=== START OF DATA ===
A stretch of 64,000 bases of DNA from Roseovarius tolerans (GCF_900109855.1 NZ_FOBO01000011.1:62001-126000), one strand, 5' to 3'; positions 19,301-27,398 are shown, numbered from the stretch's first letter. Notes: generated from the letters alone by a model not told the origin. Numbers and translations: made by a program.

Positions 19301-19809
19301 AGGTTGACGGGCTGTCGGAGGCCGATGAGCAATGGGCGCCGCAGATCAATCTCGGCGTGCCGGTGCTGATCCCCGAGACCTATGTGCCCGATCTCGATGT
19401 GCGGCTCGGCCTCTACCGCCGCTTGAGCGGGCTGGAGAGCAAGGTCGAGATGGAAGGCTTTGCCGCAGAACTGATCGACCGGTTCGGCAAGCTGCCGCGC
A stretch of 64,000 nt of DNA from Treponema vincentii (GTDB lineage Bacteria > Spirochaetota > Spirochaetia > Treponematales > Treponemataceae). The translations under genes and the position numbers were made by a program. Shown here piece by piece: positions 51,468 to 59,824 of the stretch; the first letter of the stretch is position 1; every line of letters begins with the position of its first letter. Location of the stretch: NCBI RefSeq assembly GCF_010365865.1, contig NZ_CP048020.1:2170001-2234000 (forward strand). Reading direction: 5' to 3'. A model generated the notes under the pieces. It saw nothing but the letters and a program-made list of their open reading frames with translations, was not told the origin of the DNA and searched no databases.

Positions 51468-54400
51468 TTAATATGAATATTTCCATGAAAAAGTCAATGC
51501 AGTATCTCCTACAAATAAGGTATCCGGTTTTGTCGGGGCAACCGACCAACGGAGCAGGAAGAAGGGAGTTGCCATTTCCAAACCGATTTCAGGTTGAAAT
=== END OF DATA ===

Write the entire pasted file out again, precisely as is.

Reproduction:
A stretch of 64,000 bases of DNA from Roseovarius tolerans (GCF_900109855.1 NZ_FOBO01000011.1:62001-126000), one strand, 5' to 3'; positions 19,301-27,398 are shown, numbered from the stretch's first letter. Notes: generated from the letters alone by a model not told the origin. Numbers and translations: made by a program.

Positions 19301-19809
19301 AGGTTGACGGGCTGTCGGAGGCCGATGAGCAATGGGCGCCGCAGATCAATCTCGGCGTGCCGGTGCTGATCCCCGAGACCTATGTGCCCGATCTCGATGT
19401 GCGGCTCGGCCTCTACCGCCGCTTGAGCGGGCTGGAGAGCAAGGTCGAGATGGAAGGCTTTGCCGCAGAACTGATCGACCGGTTCGGCAAGCTGCCGCGC
A stretch of 64,000 nt of DNA from Treponema vincentii (GTDB lineage Bacteria > Spirochaetota > Spirochaetia > Treponematales > Treponemataceae). The translations under genes and the position numbers were made by a program. Shown here piece by piece: positions 51,468 to 59,824 of the stretch; the first letter of the stretch is position 1; every line of letters begins with the position of its first letter. Location of the stretch: NCBI RefSeq assembly GCF_010365865.1, contig NZ_CP048020.1:2170001-2234000 (forward strand). Reading direction: 5' to 3'. A model generated the notes under the pieces. It saw nothing but the letters and a program-made list of their open reading frames with translations, was not told the origin of the DNA and searched no databases.

Positions 51468-54400
51468 TTAATATGAATATTTCCATGAAAAAGTCAATGC
51501 AGTATCTCCTACAAATAAGGTATCCGGTTTTGTCGGGGCAACCGACCAACGGAGCAGGAAGAAGGGAGTTGCCATTTCCAAACCGATTTCAGGTTGAAAT